Preserving priceless cricketing history for posterity
By Vishnu Prasad - KOZHIKODE
18th September 2012 12:14 PM
Cricket may be the craze of the entire nation now but more than 200 years ago, it was the sleepy coastal town of Thalassery that first saw a game of cricket being played on these shores.
One man has taken it upon himself to preserve the town’s rich cricketing history by maintaining a priceless cricketing collection.
Between his duties as the secretary of the Kannur District Cricket Association and the 100-year-old Town Cricket Club, V B Ishaque has managed to amass a collection of photos, letters, scorecards, newspaper cuttings and books that gives an insight into the cricketing history of both the Malabar and the country. “Thalassery is the place where cricket was first played in India and hence we have a history that no other place in the country can match. I inherited most of my collection from my uncle Macky and have maintained it, just so that future generations can appreciate the role that we played in the propagation of cricket in the country,” he says.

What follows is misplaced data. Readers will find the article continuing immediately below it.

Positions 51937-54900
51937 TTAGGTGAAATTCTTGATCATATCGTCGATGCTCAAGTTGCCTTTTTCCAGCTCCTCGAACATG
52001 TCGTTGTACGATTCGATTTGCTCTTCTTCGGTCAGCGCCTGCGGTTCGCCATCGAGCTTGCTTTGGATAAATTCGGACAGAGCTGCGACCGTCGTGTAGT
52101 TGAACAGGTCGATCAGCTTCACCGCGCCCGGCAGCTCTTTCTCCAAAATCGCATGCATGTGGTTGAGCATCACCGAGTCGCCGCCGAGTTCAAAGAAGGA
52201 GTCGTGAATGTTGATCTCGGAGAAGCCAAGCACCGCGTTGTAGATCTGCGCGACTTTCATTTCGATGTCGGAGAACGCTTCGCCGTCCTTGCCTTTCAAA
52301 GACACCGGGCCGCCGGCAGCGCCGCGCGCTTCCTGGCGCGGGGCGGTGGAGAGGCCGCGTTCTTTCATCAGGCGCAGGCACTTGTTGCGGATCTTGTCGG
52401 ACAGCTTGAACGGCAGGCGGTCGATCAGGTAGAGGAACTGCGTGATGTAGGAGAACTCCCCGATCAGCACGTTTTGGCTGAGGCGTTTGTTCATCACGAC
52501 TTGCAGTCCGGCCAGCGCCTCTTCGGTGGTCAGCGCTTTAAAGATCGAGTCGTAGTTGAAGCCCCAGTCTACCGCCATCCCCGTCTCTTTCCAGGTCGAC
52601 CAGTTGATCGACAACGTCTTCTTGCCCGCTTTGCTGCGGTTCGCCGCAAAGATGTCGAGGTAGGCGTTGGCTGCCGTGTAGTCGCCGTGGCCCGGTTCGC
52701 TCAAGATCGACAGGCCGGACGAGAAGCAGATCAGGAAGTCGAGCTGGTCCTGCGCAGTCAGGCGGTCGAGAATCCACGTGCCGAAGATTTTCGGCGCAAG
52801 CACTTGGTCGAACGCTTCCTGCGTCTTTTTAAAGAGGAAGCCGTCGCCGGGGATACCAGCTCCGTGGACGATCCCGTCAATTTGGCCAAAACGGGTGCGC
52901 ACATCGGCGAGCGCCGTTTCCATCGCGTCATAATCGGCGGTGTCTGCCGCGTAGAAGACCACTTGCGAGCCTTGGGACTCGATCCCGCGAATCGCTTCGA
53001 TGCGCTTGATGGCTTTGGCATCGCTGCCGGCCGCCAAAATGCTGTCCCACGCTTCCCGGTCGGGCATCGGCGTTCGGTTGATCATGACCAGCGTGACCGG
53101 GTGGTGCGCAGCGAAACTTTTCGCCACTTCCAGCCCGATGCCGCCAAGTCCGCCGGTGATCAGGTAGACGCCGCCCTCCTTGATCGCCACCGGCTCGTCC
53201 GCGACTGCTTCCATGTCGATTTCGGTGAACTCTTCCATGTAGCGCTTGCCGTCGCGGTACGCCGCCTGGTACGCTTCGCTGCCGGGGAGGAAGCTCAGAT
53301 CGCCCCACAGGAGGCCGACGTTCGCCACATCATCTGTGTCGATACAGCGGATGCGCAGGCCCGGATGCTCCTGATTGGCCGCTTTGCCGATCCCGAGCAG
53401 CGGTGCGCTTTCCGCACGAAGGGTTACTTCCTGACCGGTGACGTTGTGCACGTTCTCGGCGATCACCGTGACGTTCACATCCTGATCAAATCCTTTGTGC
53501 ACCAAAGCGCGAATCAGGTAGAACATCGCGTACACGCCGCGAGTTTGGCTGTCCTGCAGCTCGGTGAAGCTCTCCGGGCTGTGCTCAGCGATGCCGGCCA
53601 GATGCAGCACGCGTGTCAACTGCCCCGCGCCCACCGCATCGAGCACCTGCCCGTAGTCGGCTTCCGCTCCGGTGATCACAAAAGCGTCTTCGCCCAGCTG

One of the prize items in his collection, which is currently housed in his residence, is a scorecard that was used to jot down the scores of match held in 1923 between a British Eleven and a Malabar Eleven. Scorecards from matches played between British and Indian teams in later years and rare photos of the games held then are also part of his collection.
And a plaque that contains the names of every test cricketer to have played in Thalassery reveals some famous names like Anil Kumble, VVS Laxman and Mohammed Azharuddin. Ishaque is looking to expand his collection and would one day like to see it housed in a museum dedicated to the game.
“The collection used to be much bigger but a number of pictures and cards including one of CK Nayudu playing in Thalassery, were either damaged or lost. I am now trying to expand the collection. During the last government’s reign, state tourism officials had asked me if I would donate my collection to a cricket museum if they came up with one. However nothing came out of it. I do hope that my collection can be part of a project that will properly highlight the role that the town and Malabar had played in popularising cricket to the country,” he says.
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